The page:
Despite the lovable nature of a Bakfiets, there are, it must be said, a couple of things one has to remember. As already mentioned, the brakes are trying to handle a significant weight so it is worth taking a cautious approach to slowing and stopping; nothing to be alarmed about but the stopping distance chart for this bike (remember the diagram on the back of the Highway Code? You won’t be doing 70mph) is a bit longer than for your carbon-framed, disk-braked mountain bike. The other issue is manoeuvring the bike while you are walking it round obstructions, parking or preparing to move off. Unlike conventional bikes, the Bakfiets’ centre of gravity is well below saddle height, which makes the Bakfiets very stable to ride even when laden. However, this is a heavy bike which means that you to make sure that you don’t let the weight get away from you when you are moving it about in a confined space. The trick is to hold the weight of the bike between you and the wheels. In practice this means you need only to keep the bike angled towards you as you walk it, being particularly careful when reversing not to run over your own feet, which can be painful for you and a bit scary for the passenger. Were you to let the weight get beyond the wheels the whole bike could tip and the weight would make it difficult to hold on to once it got away from you. But this is not going to happen. Unless you’re as cack-handed as me. And then it would only happen once.

With these minor caveats taken on board, you are free to enjoy the ride and enjoy it you will. The Bakfiets is no ordinary bike and it does take a bit of getting used to but with a couple of short journeys under your saddle you will be looking for any excuse to take it out for a spin and wondering how you ever managed without a bike that can carry a week’s shopping, a bag of sand and a daughter all at the same time.

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Why would you want a Bakfiets?

I first saw a Bakfiets cargo bike in Amsterdam a few years ago and it struck me as a practical and oddly elegant solution to the problem of carrying children or large loads around a city without the bother of a car. Having no children and quite a few bikes already, I gave it little further thought until 2010 when we took delivery of a daughter. As this new cargo got more mobile and increasingly heavy, it began to dawn on me that a Bakfiets might be just as good an idea in Oxford as Amsterdam.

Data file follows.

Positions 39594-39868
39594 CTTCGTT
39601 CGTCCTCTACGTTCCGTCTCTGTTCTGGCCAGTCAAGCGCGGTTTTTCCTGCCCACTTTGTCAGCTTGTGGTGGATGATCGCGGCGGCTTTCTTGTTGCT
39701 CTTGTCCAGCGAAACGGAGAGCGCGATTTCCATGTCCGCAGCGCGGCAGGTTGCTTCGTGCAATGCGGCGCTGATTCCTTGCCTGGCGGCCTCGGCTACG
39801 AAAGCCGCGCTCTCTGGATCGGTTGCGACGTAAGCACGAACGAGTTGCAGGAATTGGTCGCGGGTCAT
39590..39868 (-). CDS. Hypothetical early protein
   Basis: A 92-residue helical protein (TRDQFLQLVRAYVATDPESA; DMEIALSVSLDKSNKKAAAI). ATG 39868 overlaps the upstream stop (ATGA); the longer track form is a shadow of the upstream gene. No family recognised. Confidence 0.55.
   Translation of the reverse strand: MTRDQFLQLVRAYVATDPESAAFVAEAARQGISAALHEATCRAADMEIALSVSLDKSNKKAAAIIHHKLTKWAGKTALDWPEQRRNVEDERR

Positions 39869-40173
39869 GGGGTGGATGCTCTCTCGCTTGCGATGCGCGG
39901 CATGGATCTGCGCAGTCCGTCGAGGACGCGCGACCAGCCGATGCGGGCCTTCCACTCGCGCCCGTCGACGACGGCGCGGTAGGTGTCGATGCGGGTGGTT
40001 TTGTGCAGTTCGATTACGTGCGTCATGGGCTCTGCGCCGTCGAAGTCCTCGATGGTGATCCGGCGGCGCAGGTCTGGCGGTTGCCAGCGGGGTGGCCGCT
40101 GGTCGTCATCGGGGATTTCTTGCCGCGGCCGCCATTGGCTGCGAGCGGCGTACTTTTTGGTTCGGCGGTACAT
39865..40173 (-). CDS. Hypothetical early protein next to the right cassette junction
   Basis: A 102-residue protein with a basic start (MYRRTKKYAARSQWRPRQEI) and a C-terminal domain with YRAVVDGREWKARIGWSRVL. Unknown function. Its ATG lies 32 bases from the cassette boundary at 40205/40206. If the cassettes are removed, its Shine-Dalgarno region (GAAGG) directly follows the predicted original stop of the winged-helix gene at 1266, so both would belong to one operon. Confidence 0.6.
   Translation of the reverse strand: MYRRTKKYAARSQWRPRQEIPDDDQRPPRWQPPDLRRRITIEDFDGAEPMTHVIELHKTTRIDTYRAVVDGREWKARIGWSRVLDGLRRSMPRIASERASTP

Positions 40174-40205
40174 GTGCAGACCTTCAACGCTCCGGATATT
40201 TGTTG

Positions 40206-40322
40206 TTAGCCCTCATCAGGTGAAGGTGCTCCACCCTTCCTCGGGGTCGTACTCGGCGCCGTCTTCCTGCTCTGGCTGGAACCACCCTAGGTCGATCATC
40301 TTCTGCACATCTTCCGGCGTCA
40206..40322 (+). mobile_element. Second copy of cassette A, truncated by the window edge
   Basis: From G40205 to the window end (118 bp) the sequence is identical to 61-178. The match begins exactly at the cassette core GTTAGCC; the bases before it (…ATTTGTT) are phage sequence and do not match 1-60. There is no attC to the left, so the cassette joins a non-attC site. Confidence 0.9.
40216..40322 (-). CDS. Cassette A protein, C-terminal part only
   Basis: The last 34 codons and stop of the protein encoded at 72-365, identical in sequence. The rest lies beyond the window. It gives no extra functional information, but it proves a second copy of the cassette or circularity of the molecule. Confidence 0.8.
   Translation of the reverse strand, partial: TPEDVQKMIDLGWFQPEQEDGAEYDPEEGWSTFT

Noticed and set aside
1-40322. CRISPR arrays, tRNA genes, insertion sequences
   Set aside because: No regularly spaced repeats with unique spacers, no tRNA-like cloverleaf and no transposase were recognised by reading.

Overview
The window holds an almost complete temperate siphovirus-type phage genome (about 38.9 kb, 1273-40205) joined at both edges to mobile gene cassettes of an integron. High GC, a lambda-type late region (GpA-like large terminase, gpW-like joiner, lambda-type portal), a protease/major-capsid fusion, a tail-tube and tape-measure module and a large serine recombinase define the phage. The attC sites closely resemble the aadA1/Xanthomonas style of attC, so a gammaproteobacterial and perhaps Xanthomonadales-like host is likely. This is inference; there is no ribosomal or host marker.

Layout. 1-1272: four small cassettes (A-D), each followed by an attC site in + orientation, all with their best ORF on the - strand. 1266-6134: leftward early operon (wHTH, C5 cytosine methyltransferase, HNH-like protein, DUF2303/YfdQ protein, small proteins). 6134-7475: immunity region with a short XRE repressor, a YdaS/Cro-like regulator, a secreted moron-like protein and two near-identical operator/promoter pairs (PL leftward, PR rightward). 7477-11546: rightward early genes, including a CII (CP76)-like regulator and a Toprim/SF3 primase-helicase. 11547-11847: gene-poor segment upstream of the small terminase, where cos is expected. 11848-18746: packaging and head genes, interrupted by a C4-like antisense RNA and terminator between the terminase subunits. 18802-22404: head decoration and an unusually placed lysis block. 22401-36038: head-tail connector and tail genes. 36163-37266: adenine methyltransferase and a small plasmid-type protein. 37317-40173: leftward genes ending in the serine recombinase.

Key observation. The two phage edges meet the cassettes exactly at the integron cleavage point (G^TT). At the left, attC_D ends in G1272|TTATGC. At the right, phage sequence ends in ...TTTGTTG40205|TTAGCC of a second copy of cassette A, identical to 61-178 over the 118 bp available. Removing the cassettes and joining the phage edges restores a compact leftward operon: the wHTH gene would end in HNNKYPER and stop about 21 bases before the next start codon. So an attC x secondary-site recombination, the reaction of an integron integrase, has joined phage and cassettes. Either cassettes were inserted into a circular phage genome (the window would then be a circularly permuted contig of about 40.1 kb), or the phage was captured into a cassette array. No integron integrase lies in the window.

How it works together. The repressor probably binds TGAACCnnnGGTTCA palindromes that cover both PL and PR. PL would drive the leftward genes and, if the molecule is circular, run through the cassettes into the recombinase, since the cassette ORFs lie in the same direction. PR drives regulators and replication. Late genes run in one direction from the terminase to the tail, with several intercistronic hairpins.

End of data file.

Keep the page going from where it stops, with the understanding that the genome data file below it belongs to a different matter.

Oxford is a cycling town and lots of people carry children around on bikes. Rear-mounted seats are the most popular but there are is also a significant number of trailer bikes — where a frame with bars, saddle and a single wheel are fixed to the main bike’s seat post — and quite a few trailers — where an independent trailer with two wheels and a cover is attached to the bike.. Having never ridden a bike with kids on board, I studied these options carefully over a number of months but all seemed less than ideal. I discounted both the trailer bike and full trailer options on the grounds that I would be uncomfortable having my precious cargo dangling behind me in the traffic. I thought I was also likely to spend more time than was sensible checking that she was still on board rather than concentrating on the road ahead. The rear-mounted seat was an option but the passengers I saw installed in such seats never appeared to have much of a view, particularly once the pedaller in chief had put on a backpack to take up what little room was available between the nose of the passenger and the backside of the rider. In addition, none of these options showed any sign of being much fun, whether you were pedalling or sitting; laughter was noticeable by its absence.

Forward-mounted seats, whether on the handlebars or crossbar, are rare in the UK but they struck me as rather more sensible, offering both peace of mind  and the opportunity for interaction. Plenty of Dutch companies offer such seats but my mouse kept wandering back to the Bakfiets. I dismissed it, of course — it would be ridiculous to spend that much money just to ferry a daughter around when you have already invested in all those slings, prams and buggies — but the more I looked at it the more sense it made. Living in the city and working from home, I don’t need to own a car (the last one was written off while it sat stationary outside the house by a Polish articulated truck) and I do have a garage. You cannot carry much shopping on a pram, even less on a buggy, and sooner or later someone is going to get sick of being pushed around and want to walk, rendering any journey a feat of endurance for both of us. If I needed any further persuasion, my mind was made up by a quick look at the interest being earned by the meagre savings already being hesitantly earmarked for  another bike.

I took delivery of my Bakfiets long cargo bike in July 2012 and can report that both captain and cargo are enjoying the experience enormously. What I thought might be something of an indulgence on my part has become an essential, used daily for the multiple trips to nursery, shop and park, whether just up the road or down into town. We’ve got used to being pointed and waved at, and the only thing to delay us now is stopping to talk to people who want to talk about this strange but loveable bike.